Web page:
Nadine will continue to drift over the Central Atlantic Ocean and will bring unsettled conditions and dangerous surf to the Azores through at least the end of the week.
According to Expert Senior Meteorologist Dan Kottlowski, head of AccuWeather.com's Hurricane Center, "Nadine will slow down and wobble around southwest of the Azores through the end of the week."
In this position, the system, which has become somewhat unwrapped in recent days, can bring episodes of squalls to the islands and ongoing rough seas and surf.
According to Senior Meteorologist Rob Miller, "A significant amount of dry air has been drawn into the storm, so there will be periods where the sun will be out over the islands."
During the squalls, however, winds will kick up to tropical storm force, and the downpours can be locally heavy and disruptive to outdoor activities.
"There is a possibility that Nadine will lose tropical characteristics over the next few days," Kottlowski stated.
Regardless of classification, the overall rounds of unsettled weather in the Azores would continue until the storm moves away.
The latest indications are that Nadine or its remnants will drift slowly southeastward, away from the Azores over the weekend. It is possible that Nadine may try to push towards Spain and Portugal by the middle of next week.
Meanwhile, an area of low pressure west of Nadine has a small window of opportunity to develop tropical characteristics. The system Wednesday was a little less than 700 miles east of Bermuda.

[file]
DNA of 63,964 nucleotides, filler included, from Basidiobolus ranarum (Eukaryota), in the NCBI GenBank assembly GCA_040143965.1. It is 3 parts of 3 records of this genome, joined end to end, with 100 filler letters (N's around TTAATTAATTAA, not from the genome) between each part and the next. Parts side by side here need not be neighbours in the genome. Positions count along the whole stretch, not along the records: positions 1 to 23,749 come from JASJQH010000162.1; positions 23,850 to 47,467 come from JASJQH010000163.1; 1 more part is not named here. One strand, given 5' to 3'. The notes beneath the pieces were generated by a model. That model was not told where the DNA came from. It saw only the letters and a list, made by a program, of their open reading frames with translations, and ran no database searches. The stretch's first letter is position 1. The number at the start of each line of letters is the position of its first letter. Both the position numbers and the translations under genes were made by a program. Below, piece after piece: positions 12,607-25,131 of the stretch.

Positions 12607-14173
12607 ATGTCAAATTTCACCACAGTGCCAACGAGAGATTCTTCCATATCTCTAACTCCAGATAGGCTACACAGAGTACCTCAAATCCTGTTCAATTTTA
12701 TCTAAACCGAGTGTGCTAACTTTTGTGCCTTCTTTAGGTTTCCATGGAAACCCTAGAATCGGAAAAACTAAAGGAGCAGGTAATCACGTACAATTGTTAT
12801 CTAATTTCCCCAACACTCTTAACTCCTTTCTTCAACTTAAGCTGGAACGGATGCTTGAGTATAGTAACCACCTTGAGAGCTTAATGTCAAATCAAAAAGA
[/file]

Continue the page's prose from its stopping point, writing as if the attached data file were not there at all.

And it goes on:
"This system is currently over warm water and has a chance to develop through the end of the week," Kottlowski said, "Beyond that, the system will venture into cooler water."
As a result, Bermuda is likely to experience a few showers and a breeze from the large system, regardless of classification Friday into Saturday.
Meanwhile, much of eastern North America will be protected by strong westerly winds into next week.
"The only potential vulnerable areas during this time would be part of Atlantic Canada, the Caribbean and Central America," Kottlowski stated.
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The United States is not the only country that possesses the prime ingredients and topography to harness these often life-threatening storms.
As Jack weakens this week, attention will turn to the Arafura and Timor seas for possible tropical development.
A storm ejecting out of the Rockies will spread rain across the Canadian Prairies, raising the risk of flooding on Wednesday.
Rain and thunderstorms spreading to the East on Tuesday will put the brakes on the warmup following Easter weekend.
While remaining on a localized level through Tuesday, severe weather will ramp up across the Plains on Wednesday.
Eastern New England (1991)
Deepening coastal storm: central pressure near 29.00", 55 mph winds and 3.32" of rain at Boston. Portland, ME, had 1.54" of rain in three hours. Two homes in Manchester, NH, partially unroofed. Wind gust to 128 mph on Mt. Washington. Final rain total for Portland was 4.21".
Greensboro, NC (1992)
Rainfall of 3.87".
Afton, VA (1992)
Dense fog caused a 50 vehicle pile up; two people were killed, and dozens were injured.